After seeing the slabs with his own eyes, Hitchcock then saw the impressions as evidence for birds. Others were not so convinced, in part because there were no bones to accompany the prints and in part because the footprints were so large compared to known birds. Again, we have background assumptions being utilized to turn the tracks into evidence for a particular interpretation. One assumption is that bones would confirm the evidence of the imprints. The other is that, without good reason, we shouldn’t accept a hypothesis that postulates an entity quite different than anything we know. Both of these make the process of science somewhat conservative and perhaps even biased toward the familiar. But without compelling evidence or theory to make us go beyond the familiar, it is reasonable to stick with what we know. If I hypothesize that little green men are on my lawn, you are quite justified in remaining with your familiar interpretation until I come up with evidence or a theory that makes my hypothesis plausible.
New evidence can change the plausibility or reasonableness of background assumptions. A good example is the identification of the bones of the moa in 1839, by Richard Owen. It was known that moas had existed when Polynesians arrived in New Zealand around the 13th century, but were extinct long before the arrival of European explorers. Given the size of the skeletal bits and pieces that were found, it was apparent that the birds stood over nine feet tall. A new background assumption became available, namely, if recent birds could grow to such sizes, then prehistoric ones could have been just as large, or even larger.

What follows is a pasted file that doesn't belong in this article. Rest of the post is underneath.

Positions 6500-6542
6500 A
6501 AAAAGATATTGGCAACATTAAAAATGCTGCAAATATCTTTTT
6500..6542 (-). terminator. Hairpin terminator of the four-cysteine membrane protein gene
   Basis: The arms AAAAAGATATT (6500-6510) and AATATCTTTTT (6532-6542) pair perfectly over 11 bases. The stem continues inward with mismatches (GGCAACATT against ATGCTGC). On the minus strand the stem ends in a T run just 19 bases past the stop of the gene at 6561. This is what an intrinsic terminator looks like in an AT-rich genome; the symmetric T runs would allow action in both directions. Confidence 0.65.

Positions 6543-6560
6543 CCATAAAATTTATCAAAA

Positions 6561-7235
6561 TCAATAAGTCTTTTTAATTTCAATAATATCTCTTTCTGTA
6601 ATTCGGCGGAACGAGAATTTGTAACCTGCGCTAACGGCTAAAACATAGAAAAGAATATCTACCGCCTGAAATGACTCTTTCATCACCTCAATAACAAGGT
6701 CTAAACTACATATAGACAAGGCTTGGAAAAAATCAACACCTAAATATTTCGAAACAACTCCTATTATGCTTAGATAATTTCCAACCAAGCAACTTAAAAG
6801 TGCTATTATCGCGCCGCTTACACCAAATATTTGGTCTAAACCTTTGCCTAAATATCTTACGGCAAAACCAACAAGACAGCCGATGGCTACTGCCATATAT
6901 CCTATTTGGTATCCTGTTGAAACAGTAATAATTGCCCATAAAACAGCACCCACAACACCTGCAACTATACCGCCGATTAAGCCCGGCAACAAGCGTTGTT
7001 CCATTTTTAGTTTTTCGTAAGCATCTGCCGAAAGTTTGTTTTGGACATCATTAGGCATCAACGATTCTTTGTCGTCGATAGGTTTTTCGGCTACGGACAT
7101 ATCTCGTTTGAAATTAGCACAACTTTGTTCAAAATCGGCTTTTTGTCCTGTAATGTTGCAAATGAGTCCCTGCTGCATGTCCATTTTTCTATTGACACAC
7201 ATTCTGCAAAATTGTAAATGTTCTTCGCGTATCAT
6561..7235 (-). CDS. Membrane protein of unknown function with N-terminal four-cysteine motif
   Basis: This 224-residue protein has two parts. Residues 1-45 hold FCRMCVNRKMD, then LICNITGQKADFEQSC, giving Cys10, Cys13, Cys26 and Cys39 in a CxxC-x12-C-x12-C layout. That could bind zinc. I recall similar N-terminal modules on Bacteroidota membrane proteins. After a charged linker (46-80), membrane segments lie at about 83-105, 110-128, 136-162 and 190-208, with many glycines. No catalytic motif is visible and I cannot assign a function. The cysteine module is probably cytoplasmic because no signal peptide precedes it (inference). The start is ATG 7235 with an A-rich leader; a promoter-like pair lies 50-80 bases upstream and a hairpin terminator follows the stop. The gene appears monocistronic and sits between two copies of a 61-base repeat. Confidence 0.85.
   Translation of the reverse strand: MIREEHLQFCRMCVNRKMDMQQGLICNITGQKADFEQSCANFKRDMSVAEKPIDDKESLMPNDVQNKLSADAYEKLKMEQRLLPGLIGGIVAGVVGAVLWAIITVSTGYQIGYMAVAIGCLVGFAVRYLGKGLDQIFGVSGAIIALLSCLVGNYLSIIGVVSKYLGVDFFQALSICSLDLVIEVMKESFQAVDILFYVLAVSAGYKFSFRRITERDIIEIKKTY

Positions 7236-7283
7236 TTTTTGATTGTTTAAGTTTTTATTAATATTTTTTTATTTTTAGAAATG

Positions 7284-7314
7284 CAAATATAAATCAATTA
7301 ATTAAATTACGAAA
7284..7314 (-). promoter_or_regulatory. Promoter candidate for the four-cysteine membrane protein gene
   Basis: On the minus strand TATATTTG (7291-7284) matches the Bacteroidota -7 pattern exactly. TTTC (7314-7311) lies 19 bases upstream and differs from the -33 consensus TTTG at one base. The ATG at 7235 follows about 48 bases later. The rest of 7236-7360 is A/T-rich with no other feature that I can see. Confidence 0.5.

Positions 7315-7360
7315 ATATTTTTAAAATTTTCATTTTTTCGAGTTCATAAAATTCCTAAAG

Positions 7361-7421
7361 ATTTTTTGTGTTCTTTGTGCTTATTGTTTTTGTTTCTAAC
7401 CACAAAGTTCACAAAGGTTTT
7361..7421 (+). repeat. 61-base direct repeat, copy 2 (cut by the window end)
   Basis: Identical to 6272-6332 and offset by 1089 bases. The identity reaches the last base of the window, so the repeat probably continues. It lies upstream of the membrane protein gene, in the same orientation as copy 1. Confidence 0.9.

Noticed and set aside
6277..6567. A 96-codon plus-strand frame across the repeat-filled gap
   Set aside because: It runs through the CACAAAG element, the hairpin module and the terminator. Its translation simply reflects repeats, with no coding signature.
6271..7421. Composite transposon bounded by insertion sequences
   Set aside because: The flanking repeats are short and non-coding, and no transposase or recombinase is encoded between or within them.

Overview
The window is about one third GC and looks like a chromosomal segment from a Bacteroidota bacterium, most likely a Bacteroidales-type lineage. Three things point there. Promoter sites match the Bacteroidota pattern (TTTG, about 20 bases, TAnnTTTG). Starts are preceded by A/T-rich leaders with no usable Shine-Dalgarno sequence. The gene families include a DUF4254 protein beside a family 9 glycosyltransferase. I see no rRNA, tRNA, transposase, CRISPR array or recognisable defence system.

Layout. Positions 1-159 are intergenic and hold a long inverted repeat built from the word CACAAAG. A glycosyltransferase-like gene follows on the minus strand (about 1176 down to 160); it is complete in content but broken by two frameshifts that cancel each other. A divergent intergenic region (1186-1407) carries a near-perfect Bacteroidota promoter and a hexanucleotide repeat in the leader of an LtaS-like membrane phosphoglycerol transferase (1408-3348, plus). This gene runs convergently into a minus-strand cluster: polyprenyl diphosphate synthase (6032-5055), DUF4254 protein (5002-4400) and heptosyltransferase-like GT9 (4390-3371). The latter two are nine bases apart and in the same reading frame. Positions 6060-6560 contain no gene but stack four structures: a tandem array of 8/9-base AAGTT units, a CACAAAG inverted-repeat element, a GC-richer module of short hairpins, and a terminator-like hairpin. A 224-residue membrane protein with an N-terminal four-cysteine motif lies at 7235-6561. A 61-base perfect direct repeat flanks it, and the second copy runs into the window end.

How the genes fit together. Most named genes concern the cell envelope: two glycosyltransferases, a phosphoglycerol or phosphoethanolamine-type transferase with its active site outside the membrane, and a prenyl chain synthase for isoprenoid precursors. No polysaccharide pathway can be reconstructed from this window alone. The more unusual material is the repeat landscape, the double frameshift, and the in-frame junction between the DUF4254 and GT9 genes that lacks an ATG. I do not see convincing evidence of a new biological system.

As noted above, background assumptions can function conservatively. Hitchcock continued to believe that moa-like birds made the tracks. After the discovery of Archaeopteryx in the early 1860s, he argued that like these birds, those who left the tracks might have had a long, reptile-like tail. To Hitchcock, this made the discovery of what he saw as tail drag indentations in the fossils consistent with his hypothesis of archaic birds. Another assumption, somewhat further in the background, was his belief that the Bible and science could be reconciled. Near the end of Hitchcock’s life, Charles Darwin’s new theory of evolution was announced. Hitchcock disliked the theory and espoused instead what would now most probably be regarded as a kind of intelligent design theory. Given that belief, he was not interested in advocating for a process of evolutionary descent. Others—such as Darwin’s defender, Thomas Henry Huxley—were not convinced by Hitchcock’s line of thinking and worked to replace this background assumption with another, that the fossils were evidence for dinosaurs that were the forerunners of modern birds.
Thinking about the relevance of background assumptions is linked to the issue of evidential importance mentioned above. Like Deane, Dexter Marsh, and Hitchcock, we see the tracks as significant, calling out for interpretation. During the first half of the 20th century, the fossil footmarks were no longer seen as significant. Spectacular fossil skeletons, discovered in the western states by heroic paleontologists, were at the focus of attention. No one disputed the interpretation of the marks as evidence for dinosaurs, but few thought they were of much, if any, importance because they did not think that footprints held much information the way skeletons do. An analogy might be if someone runs up to you as you sit on a broad expanse of lawn and exclaims, “Look at this blade of grass!” Unless you have some reason to think that particular blade is important, you are likely to respond with “That’s nice.” Of course, the blade might become important in different contexts, such as finding an invasive species. Likewise with the dinosaur footprints. When the marks were taken as evidence for dinosaurs traveling in packs, they became significant again.
In sum, there are many interpretations of the evidence of the tracks. We haven’t seen the animal in question tromping through the mud, so we have to infer its existence and its properties. The tracks are "theory-laden" in this sense. And thus, to think that they are evidence for a particular non-existent object requires a set of background assumptions.